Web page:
No, I work with what is available in Russian and English. Formy book,the Philosophical Offering of al-Farabi, published in 2006, I used fragments ofan al-Farabi translation provided by Russian philosophersTaufikIbragim and Natalya Yefremova.

Where are the manuscripts of al-Farabi’s works kept?

His manuscripts are scattered throughout the world. Europe knows Al-Farabi very well. Much of his treatises were perceivedby Christian thinkers such as Albertus Magnus and Thomas Aquinas, because they are about monotheism and the nature of God. This is relevant nowadays since people became interested in everything that has to do with the spiritual

You are talking about faith. How was faith understood by al-Farabi? What was it tohim?

I must say that Islamic philosophy is considerably different from the secular understanding of philosophy in Western culture, as it is directly related to the elements of the divine. This relates to the philosophy of al-Farabi. Knowledge of the Almighty, the creator of the world, according to al-Farabi,is the primary goal of philosophy.

Were the scientists of al-Farabi’stime tolerant?

Of course, they were,counter-arguments were put forward and there were disputed provisions anddisagreement on certain points, but tolerance prevailed. Tolerance means respect for personality, for representatives of different religions, cultures and different peoples.

Al-Farabi’s tolerance, as it seems to me, was also a type of openness and willingness to accept other people’s knowledge and share yours.

You are right, the pursuit of knowledge and curiosity was his essence. He could look at the sky and think about the relation between the sublunary and superlunaryworlds. Then,knowledge was important, in that distant time, a tribute was taken not only in gold, but also in manuscripts, scientific translations in Baghdad’sBayt al-Hikma academywere compared withgold.

It feels like you regret that modern society has lost its spirituality and the measure of all things is now money.

Our society has changed, it has its disadvantages, but there are also positives. For example, looking at the materials of the Ministry of Culture of Kazakhstan, I see that now with the authors selected by the Committee for the publication of relevant literature, contracts are concluded. Three years ago, I had to abandon book reprints, as I was completely removed from straightening and readings. The publisherwho won the tender said 2,000 copies must be issued withinone month,without any contract. Now, the organisation of scientific publications hasimproved and pleases.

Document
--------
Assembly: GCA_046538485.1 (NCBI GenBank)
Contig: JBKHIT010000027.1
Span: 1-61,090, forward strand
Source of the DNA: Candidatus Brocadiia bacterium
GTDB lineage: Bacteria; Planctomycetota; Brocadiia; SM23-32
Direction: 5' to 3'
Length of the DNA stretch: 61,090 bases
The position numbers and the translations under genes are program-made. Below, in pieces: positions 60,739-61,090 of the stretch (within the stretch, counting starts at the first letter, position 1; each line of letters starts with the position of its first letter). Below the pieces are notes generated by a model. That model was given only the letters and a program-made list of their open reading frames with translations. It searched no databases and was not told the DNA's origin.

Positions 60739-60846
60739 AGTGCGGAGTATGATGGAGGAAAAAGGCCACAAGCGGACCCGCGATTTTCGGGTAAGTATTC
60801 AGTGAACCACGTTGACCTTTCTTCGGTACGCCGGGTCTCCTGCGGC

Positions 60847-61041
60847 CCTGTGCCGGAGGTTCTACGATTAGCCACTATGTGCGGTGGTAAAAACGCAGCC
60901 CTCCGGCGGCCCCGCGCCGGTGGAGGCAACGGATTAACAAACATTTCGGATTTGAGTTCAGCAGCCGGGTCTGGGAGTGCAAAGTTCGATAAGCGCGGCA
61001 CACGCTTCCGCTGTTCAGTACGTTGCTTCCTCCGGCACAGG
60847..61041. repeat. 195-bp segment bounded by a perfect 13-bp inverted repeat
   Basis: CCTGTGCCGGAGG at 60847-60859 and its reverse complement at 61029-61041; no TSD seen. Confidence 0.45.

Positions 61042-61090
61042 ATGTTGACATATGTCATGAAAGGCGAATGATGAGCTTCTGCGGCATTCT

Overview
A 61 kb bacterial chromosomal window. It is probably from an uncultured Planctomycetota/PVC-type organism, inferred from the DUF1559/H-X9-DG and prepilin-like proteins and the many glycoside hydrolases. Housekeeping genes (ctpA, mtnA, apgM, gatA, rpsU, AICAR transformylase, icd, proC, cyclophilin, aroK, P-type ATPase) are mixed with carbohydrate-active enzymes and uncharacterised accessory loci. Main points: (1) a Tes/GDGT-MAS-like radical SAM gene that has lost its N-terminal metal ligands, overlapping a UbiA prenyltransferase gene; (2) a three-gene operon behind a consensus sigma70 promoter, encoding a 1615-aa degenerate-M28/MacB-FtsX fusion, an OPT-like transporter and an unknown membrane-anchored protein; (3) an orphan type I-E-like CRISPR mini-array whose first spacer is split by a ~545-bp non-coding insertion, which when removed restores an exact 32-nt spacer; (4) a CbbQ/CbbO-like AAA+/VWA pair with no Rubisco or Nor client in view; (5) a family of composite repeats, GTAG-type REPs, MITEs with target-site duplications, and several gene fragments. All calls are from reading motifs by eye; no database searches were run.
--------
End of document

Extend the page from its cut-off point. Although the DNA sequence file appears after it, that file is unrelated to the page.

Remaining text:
It is clear that scientific research suggests independence, concentration and freedom, but on the other hand, we need a scientific environment, communication and new information. Now, theInternet gives such a great opportunity: it is possible to find yourself at a scientific conference in any part of the world and to see and hear experts from different countries observe the discussion and ask questions. Thanks to the Internet, I learned that my book,The philosophical offering of al-Farabi,is included in the catalogue of the National Library of Australia with tags and keywords.

Newton once said that he could look so far because he stood on the shoulders of titans. In our history, there arealso titans and we must stand on their shoulders

You are right, according to al-Farabi, philosophy is the absolute knowledge present in various forms in different nations. Its value is universal, its principles are universal. That is a philosophy, which appeared as a consequence of Abu Nasr.Thought is the foundation of world culture. A developed stateneeds philosophy.Without it, it would be too mundane. Without latitude of the philosophical view of the modern world, human life becomes devoid of prospects of spiritual evolution. We must remember this.